What’s clear in all of this is that video game plagiarism is back in the spotlight and now with more than 30 years of litigation history, it’s become a much bigger legal issue than before.
Why Video Game Plagiarism is On the Rise
The video game marketplace today most closely resembles the marketplace from the early 1980s. Though the console market is very consolidated and controlled, the emerging markets of social networking, online (IE: Flash-based), mobile and direct-download have more in common with the 1982 market than any other point in video game history.
There are few, if any, lockouts to limit 3rd-party development, much of the development is taking place in countries where video game copyright laws are largely untested and there is a tremendous glut of systems and smaller developers to write games for them.
As such, we’re seeing a very similar climate toward remakes and clones. For every successful Facebook or iOS game, there are dozens of clones and imitators that often try to push the boundaries on what is allowed under copyright. For example, Angry Birds has countless clones such as Angry Farm and Angry Animals just to name two.
The frightening part though is that history has shown us that, when the video game market reaches this kind of glut there is Hell to pay and it isn’t just the plagiarists who are hurt. However, tackling this issue is extremely difficult, largely due to the nature of video games themselves.
The Problem with Video Game Plagiarism
Video game plagiarism, both from an ethical and a legal standpoint, are tough issues to crack. A big part of the problem is that all video games borrow from earlier creations.
For example, if you’re playing a first-person shooter on a PC, most likely the game is going to use “WASD” controls. Those are a standard today but that wasn’t always the case. For example, Duke Nukem 3D used the arrow keys by default (PDF). Did the second game to use “WASD” plagiarize the first?
Part of this is because there is no “language” of video games. If I sit down to a book that’s in my language, I know that it will be written in English, the words will be written left to right and that it will likely be structured in chapters. If it’s a fictional work, it will likely be in a three-act structure with a beginning, a middle and a conclusion.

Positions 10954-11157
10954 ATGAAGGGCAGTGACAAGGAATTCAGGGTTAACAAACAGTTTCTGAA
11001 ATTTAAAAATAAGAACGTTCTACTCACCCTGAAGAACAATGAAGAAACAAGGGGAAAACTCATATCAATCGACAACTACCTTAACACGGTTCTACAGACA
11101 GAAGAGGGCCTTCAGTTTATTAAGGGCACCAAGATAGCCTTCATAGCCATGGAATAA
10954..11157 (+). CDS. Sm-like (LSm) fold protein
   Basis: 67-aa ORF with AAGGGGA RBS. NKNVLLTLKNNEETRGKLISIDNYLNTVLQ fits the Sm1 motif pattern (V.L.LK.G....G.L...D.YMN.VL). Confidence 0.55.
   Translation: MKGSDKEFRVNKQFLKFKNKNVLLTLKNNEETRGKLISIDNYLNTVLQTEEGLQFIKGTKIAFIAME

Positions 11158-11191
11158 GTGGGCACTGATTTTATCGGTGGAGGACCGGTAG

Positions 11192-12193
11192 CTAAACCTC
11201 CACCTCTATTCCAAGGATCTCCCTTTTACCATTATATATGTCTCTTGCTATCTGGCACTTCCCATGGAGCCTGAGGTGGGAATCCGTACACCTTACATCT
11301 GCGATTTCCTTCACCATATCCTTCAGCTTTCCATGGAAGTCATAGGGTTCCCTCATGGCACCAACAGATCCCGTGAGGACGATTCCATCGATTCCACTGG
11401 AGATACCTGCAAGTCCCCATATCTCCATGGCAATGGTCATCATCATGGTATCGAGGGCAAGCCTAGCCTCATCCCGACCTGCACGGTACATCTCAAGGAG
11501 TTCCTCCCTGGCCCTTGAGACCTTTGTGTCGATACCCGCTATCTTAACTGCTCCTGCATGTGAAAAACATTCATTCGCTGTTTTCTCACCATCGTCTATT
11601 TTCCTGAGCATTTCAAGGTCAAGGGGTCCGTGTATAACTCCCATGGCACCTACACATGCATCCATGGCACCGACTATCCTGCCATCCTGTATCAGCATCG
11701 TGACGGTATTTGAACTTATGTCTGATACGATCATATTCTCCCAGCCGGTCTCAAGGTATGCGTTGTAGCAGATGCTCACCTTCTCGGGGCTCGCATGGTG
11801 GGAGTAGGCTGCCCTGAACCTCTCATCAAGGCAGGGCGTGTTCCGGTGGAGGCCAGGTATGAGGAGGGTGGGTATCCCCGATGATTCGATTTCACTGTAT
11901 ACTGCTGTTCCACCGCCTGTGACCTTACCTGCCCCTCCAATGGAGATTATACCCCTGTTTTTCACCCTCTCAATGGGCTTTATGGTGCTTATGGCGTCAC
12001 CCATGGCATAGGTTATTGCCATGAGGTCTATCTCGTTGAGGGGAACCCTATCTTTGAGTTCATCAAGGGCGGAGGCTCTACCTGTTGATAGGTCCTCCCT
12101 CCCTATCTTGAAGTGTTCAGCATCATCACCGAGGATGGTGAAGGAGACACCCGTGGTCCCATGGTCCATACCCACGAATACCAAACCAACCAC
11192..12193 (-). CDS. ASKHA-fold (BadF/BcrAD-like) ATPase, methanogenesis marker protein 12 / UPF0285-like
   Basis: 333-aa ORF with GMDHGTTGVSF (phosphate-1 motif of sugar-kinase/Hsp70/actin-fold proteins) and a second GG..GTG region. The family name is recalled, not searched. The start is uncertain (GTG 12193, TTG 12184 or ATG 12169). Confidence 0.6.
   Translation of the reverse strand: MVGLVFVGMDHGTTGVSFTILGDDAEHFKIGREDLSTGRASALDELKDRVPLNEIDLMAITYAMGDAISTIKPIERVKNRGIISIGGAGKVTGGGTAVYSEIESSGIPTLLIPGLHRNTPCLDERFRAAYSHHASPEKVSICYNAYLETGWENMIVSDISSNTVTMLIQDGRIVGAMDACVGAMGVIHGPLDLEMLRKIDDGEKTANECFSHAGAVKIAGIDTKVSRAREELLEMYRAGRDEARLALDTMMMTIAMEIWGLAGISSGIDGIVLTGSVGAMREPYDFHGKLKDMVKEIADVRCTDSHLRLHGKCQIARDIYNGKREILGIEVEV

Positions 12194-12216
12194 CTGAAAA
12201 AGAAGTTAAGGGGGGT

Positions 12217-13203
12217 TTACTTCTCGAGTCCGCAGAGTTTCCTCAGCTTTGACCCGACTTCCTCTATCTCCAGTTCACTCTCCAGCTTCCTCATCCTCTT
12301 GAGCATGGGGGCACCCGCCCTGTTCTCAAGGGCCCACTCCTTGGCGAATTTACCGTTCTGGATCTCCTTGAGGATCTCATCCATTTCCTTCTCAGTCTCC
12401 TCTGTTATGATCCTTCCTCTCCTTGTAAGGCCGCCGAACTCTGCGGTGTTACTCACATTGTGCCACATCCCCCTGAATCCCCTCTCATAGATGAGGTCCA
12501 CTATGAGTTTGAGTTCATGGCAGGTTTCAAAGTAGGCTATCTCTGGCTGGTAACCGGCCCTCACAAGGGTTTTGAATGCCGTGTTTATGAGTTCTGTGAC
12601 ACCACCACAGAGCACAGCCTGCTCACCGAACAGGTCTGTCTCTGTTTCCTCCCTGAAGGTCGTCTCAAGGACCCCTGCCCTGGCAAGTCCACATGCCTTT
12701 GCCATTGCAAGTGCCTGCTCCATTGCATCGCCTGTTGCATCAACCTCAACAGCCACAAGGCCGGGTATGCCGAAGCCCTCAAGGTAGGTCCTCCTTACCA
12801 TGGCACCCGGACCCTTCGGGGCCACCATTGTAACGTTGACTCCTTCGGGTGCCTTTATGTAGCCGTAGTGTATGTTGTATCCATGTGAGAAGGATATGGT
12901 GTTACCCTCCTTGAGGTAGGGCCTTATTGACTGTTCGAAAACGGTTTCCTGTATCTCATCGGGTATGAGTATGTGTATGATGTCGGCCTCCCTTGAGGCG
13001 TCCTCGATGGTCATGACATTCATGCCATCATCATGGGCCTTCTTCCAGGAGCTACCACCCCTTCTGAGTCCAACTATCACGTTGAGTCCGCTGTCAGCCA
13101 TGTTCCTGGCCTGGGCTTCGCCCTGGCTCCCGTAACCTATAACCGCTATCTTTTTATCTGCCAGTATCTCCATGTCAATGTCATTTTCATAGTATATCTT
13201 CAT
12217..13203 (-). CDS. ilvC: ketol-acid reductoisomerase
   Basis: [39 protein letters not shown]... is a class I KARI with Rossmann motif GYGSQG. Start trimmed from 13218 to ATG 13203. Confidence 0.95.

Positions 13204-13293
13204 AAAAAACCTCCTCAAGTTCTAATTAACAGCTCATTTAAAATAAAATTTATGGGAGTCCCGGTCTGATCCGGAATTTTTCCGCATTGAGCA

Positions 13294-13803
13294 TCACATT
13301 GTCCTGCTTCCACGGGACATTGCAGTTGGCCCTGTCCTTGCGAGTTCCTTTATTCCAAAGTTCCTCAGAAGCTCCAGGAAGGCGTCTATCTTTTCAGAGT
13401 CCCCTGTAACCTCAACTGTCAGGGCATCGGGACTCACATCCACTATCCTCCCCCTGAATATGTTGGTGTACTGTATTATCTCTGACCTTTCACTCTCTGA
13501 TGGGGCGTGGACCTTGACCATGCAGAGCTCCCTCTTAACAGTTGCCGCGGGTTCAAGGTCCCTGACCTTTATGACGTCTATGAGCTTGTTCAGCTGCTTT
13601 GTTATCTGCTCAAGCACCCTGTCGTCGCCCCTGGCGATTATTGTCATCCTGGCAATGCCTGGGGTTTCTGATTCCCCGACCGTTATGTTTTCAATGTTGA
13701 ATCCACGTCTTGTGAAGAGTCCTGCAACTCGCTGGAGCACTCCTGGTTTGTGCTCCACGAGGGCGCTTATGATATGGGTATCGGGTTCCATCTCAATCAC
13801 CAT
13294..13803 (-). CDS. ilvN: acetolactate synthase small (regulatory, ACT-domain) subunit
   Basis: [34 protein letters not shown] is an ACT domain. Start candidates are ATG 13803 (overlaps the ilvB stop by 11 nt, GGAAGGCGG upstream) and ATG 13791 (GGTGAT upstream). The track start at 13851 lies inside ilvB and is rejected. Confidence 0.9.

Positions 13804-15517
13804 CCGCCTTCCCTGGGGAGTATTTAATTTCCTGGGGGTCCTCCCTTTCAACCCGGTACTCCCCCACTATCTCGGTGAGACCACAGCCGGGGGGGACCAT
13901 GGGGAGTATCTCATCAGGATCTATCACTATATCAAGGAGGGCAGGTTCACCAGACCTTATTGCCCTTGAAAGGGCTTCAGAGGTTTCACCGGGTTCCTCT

Video games, however, don’t have this common language, at least not one that’s as established as with literature, music, etc. It’s difficult to say what elements will be or are already common with all games because the language of the medium is still being developed and it’s changing with every year and every genre.
Still, much of the copying seems to go well beyond merely taking ideas, mechanics or foundational elements. Often times involving source code, artwork, sounds and other copyrightable elements.
And that, in turn, is where the law comes in. Copyright law makes it very clear that expressions of ideas are copyrightable and that includes many of the elements that make up video games. This is why we’re likely to see more and more video game plagiarism cases end up in court, not because of the fluctuating ethical standards of plagiarism in the medium, but due to the more concrete copyright rules surrounding them.
However, it’s in the gray area between what the law expressly forbids and what ethically feels wrong where many clones, remakes and ports will reside. That is where the debate is going to take place and the industry is going to have to set its own rules about what is right and wrong, hopefully before the flood of imitators and knock-offs destroy the video game market a second time.
I don’t expect the issue of video game plagiarism to go away any time soon. The video game industry is growing rapidly and the lower barriers of entry makes this a market that will both get more crowded and draw in more and more unscrupulous developers who simply want to push the boundaries of law and ethics in the field.
While this boom is great for consumers and businesses alike, it could be dangerous as the crash of 1983 showed. For the industry to continue thriving long-term, it needs to find a balance between the wild west days of the early 80s and the lockdown days from the 90s.
Though some of that effort is certainly going to come from the courts, as cases like the Yeti Town one likely will show, much of it is going to have to come from the industry itself, with a code of ethics and best practices that keeps the industry moving forward.
How the industry can do this quickly is tough to say. Other creative industries had decades, even centuries to build their agreed-upon rules. This industry may be looking at a crisis within years if it can’t find an appropriate balance.
In the meantime, I think I have a tower defense game calling me.